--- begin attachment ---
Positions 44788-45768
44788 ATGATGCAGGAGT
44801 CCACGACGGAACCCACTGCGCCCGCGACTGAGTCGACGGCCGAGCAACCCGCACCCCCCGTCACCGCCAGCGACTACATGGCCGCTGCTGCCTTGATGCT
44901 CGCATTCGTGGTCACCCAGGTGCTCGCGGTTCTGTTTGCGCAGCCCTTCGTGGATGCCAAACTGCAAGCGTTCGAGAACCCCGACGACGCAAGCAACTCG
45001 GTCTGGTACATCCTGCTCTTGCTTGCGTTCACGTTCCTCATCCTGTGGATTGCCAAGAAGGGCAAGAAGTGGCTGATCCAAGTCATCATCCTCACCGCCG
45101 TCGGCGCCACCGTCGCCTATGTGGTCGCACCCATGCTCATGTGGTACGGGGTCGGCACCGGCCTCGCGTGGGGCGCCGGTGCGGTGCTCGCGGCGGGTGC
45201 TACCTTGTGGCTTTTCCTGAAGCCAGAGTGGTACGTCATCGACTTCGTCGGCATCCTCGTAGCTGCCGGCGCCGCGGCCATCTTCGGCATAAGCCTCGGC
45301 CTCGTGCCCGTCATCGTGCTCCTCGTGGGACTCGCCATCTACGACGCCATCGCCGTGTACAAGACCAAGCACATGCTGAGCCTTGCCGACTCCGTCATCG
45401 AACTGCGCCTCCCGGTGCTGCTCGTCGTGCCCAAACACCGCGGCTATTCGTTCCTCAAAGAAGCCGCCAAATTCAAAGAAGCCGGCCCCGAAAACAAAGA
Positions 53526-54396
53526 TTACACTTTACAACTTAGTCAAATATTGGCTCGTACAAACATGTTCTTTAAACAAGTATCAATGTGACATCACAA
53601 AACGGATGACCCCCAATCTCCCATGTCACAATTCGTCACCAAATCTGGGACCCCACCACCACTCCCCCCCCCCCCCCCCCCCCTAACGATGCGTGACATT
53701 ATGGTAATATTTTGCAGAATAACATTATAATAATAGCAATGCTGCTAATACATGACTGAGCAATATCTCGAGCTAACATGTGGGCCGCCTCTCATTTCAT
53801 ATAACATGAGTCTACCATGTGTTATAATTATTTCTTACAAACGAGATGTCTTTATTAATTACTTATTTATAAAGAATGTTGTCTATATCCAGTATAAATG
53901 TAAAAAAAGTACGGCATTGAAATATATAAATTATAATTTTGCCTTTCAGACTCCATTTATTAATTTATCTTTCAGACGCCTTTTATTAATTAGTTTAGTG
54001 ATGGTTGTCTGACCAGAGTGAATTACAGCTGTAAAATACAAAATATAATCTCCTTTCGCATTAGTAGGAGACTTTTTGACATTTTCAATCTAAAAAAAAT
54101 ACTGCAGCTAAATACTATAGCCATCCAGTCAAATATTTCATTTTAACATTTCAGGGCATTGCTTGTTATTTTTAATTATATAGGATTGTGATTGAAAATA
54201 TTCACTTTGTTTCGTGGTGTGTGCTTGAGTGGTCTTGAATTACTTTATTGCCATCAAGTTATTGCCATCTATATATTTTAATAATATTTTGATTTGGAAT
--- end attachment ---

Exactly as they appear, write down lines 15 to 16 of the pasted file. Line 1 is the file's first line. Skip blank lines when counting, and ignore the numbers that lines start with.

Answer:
53901 TAAAAAAAGTACGGCATTGAAATATATAAATTATAATTTTGCCTTTCAGACTCCATTTATTAATTTATCTTTCAGACGCCTTTTATTAATTAGTTTAGTG
54001 ATGGTTGTCTGACCAGAGTGAATTACAGCTGTAAAATACAAAATATAATCTCCTTTCGCATTAGTAGGAGACTTTTTGACATTTTCAATCTAAAAAAAAT